COVID-19 vaccines have been found to be less effective for people with "Immunocompromised" conditions or those with weaker immune responses, and it includes transplant donors or recipients, and more. A study has recently found that despite these vaccines reporting high percentage rates in immunizations, a person's physiology still plays a great role in it.
The country has been vaccinating people for more than 5 months now, and it includes those who are at the higher risk of infection, a.k.a. "the priority," which includes those who have underlying medical conditions. And by underlying conditions, it also includes those who have undergone transplants and operations which have made their immune systems weaker.
The vaccine for COVID-19 or any other illnesses has these types of unforeseen implications, especially as human physiology varies to a person's medical history in their lives. Despite Pfizer and BioNTech or Moderna's highly-rated vaccine doses against the virus, a lot of variables would still come to play in terms of protection against the virus.
Immunocompromised People Won't Get the Same Response to COVID Vaccines
In a recent study by Brian J. Boyarsky, MD, William Werbel, MD, et al. (published via Jama Network), the team took a deep dive in learning the effects of the COVID-19 vaccine on people that had organ transplants.
The research entitled "Antibody Response to 2-Dose SARS-CoV-2 mRNA Vaccine Series in Solid Organ Transplant Recipients" focused on immunocompromised people, especially amidst this pandemic.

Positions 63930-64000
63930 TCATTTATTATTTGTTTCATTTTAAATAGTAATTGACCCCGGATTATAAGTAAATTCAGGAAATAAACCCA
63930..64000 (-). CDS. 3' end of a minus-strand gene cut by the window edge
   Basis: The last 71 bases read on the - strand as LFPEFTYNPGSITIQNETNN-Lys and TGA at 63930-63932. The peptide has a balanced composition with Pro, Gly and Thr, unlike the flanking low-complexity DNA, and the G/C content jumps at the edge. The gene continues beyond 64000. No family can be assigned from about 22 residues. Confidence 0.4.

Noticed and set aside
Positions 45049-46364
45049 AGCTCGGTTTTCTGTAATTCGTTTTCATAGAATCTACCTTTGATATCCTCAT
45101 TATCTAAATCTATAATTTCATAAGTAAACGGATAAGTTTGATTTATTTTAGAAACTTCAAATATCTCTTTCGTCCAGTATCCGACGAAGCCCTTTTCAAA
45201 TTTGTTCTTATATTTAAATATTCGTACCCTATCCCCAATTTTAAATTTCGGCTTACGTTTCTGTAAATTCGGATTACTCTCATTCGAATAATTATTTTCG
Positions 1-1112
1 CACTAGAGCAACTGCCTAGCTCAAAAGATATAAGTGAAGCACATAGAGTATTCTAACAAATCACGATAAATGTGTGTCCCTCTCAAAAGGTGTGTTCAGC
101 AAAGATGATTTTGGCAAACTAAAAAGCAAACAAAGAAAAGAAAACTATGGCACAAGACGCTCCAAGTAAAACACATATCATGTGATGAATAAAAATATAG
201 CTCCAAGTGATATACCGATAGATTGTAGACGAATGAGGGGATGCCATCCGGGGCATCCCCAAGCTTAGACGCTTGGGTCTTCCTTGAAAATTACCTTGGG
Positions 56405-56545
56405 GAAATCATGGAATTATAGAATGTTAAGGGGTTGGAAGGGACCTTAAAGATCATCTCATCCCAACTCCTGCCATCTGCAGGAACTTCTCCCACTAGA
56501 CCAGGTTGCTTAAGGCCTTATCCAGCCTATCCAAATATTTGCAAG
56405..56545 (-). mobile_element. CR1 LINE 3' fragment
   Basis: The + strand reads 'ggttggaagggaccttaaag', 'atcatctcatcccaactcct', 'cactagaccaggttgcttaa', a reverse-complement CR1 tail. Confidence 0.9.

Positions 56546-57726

This study found that immunocompromised people (those who will have their shots or have already taken theirs) will have less immune response to the antibodies present in any vaccine against COVID. Mainly, this is because of their current state, which has a weakened status due to the past operations their body went through, due to various illnesses.
Will Immunocompromised People Be Less Prioritized in Vaccinations?
This data would not affect the current vaccination drive of the country, and it would still cater to those with a weaker immune response or organ transplant history amidst this pandemic. Antibodies were the only focus of this research, and these are not the only factors that drive an immune response in one's body.
The only thing it brings is the knowledge for pharmaceutical companies and health professionals, indicating the lesser effectivity it brings in resisting infections brought by the coronavirus.
Upcoming Booster for COVID-19 to Help in Improving Conditions
According to Gizmodo, pharma labs are currently in the works for COVID-19 booster shots, and they might be the answer to improving an immune response of an immunocompromised person. This means that even though a full dose is not that effective, a booster is necessary to increase its effects and help a person improve resistance against COVID.
Pfizer, Moderna, and other laboratories are already working on booster shots for all, to further immunize against the virus.
This article is owned by Tech Times
Written by Isaiah Richard